Anyone receiving an Assistance Dog from K9s 4 Mobility must complete the application, interview, and home visit before training will begin. Dogs will only be placed in homes that can provide for their financial, mental, and physical needs. A fenced-in yard for exercise is required and a crate for the dog to have a safe place of their own. We are unable to place dogs in homes that utilize an underground electric fence. Other animals can be in the home, but they must be healthy, and friendly and not interfere with the training process.
K9s 4 Mobility is not able to train dogs to assist someone who has Alzheimer’s, Anxiety, Autism, Diabetes, Hearing disability, Parkinson’s, PTSD or Seizures. We do not train companion, therapy or emotional support dogs.
K9s 4 Mobility will train a Guide dog for a person who is blind or has a visual disability. To be accepted into the Guide dog program, the person must have had a Guide dog previously. The person must also have good orientation and be able to actively work the dog on a daily basis. The Guide dog will assist the person as they travel outside of their home by identifying curbs, obstacles, and overhangs. This dog works on voice commands to also find doors in and out, counters, vehicles, and people.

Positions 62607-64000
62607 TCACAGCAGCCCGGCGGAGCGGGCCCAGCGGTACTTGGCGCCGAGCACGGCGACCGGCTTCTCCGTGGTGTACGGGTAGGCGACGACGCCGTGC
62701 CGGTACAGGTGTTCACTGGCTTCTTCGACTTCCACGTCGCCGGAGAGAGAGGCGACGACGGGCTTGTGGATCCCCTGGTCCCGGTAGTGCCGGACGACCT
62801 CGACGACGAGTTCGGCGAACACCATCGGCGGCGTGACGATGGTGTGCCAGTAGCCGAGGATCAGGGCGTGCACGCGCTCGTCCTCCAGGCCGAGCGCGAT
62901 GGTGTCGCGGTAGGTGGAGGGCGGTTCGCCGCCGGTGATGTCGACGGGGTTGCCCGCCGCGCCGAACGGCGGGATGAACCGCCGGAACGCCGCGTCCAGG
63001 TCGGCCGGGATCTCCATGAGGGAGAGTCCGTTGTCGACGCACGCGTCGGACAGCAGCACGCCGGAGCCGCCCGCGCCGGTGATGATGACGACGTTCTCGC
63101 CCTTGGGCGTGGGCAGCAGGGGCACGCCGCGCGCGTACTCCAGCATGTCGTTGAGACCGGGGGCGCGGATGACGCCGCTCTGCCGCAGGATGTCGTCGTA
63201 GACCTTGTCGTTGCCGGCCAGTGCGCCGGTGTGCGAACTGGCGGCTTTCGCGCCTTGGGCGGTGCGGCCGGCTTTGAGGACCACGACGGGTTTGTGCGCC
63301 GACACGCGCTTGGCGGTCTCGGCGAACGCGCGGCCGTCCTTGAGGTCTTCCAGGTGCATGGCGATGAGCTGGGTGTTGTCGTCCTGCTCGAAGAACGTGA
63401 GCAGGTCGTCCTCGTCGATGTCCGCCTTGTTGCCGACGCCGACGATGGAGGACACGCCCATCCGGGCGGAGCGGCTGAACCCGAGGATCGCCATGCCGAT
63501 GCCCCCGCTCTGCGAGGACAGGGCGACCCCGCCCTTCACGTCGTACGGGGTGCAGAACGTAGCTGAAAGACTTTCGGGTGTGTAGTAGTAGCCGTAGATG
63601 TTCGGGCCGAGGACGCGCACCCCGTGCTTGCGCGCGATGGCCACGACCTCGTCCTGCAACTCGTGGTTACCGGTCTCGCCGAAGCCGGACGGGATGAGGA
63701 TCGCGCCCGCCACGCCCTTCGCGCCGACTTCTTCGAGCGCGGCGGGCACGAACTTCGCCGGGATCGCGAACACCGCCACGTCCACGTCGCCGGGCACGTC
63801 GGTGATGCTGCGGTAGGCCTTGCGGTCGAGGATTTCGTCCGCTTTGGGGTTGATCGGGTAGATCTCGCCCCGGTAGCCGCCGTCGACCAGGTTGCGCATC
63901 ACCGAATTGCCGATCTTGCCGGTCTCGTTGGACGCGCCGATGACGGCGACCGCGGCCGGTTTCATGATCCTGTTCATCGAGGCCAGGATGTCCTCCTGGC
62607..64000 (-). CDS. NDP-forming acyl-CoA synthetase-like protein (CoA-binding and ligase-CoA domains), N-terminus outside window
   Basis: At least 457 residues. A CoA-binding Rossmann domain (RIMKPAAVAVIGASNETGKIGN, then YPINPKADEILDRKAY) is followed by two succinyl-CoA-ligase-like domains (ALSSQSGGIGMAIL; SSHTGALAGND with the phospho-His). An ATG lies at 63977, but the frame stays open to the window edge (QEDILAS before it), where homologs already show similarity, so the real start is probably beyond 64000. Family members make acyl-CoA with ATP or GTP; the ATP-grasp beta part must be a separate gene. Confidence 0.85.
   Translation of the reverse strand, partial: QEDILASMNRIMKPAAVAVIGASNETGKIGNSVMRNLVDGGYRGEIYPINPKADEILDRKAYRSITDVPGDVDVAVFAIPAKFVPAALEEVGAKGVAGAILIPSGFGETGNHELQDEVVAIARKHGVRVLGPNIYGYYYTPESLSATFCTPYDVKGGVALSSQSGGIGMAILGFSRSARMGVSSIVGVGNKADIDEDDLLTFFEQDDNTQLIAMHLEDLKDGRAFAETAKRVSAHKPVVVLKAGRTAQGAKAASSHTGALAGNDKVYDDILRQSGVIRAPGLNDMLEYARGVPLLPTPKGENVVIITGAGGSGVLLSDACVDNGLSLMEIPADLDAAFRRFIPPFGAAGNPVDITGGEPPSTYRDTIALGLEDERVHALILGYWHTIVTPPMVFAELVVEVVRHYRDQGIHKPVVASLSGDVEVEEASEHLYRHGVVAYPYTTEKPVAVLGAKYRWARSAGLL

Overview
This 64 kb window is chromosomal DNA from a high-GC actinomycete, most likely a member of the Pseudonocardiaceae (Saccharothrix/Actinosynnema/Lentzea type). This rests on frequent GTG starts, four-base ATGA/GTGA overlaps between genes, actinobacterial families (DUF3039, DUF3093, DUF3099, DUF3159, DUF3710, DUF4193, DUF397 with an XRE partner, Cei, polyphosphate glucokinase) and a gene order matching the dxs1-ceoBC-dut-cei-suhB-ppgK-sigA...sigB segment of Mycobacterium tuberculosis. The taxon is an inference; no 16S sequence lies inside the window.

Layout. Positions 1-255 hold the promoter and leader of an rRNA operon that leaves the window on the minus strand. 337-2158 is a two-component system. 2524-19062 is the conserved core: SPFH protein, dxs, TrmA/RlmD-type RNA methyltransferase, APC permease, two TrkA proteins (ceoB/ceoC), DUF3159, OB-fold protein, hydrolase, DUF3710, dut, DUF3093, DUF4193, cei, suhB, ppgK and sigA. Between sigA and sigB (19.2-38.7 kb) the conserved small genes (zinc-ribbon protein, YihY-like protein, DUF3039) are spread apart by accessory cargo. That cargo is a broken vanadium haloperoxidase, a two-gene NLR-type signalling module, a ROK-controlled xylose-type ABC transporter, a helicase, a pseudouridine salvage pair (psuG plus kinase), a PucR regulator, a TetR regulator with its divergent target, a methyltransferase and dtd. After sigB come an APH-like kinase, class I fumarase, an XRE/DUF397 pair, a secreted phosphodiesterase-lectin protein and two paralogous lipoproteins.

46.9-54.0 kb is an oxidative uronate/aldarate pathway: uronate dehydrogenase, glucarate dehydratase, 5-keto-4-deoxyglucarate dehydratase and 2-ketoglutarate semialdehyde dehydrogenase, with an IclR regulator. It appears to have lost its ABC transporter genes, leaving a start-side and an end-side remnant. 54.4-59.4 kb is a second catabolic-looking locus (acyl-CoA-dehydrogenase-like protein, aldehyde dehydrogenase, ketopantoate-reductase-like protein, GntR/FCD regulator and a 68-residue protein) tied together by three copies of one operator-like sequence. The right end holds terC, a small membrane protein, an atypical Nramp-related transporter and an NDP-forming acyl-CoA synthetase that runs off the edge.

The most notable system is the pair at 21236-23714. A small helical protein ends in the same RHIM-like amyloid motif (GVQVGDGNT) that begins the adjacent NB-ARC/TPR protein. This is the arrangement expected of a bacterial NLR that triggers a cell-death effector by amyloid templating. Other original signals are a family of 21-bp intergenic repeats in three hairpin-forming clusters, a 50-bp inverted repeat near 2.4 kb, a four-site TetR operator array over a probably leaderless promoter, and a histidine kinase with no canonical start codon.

Pictured is Guide Dog Bullet keeping his partner Randi safe by stopping at the curb and then waiting until the traffic is clear to cross the street.
Pictured is Guide Dog Bulldogger keeping his partner Cheryl safe by guiding her between the sides of the building and the pillars traveling along a strip mall.
K9s 4 Mobility will train Service dogs for a person who has a physical disability. To be accepted into the Service dog program, the person must have clarity of speech to give the voice commands and the ability to interact with the dog. Service dogs are trained to work beside a variety of mobility equipment and to provide stability for those persons who are ambulatory but need help with balance. These dogs will assist the person inside the home and out in public with physical skill tasks such as retrieving, tugging, pulling a manual wheelchair, manipulating lights, buttons and automatic doors.
Pictured is Service Dog Arazi pulling his partner Sue in her manual wheelchair for shopping at their local grocery store.
Pictured is Service Dog Jackson providing stability to his partner Michelle as they walk around Sea World.
K9s 4 Mobility will train Facility dogs for a licensed clinical professional who is working with children or adults who have behavioral, mental or physical disabilities. The professional must work full-time in education, health, or human services and provide liability insurance for the Facility dog. This dog is not a therapy dog. This dog is trained to perform physical skill tasks for the person they are asked to work with such as retrieving, tugging, providing stability or grounding, applying pressure, modeling appropriate behavior, and interrupting inappropriate behavior.
Facility Courthouse Dogs assist professionals working in the legal system, by providing victims another advocate for when they are testifying or just telling their story. These dogs will walk gently on a leash with a child, lie on the floor with their head in the child's lap, retrieve items, and tug open doors for the child. When in the courtroom, this dog is lying quietly on the floor usually in the witness box with the victim's feet on or next to the dog.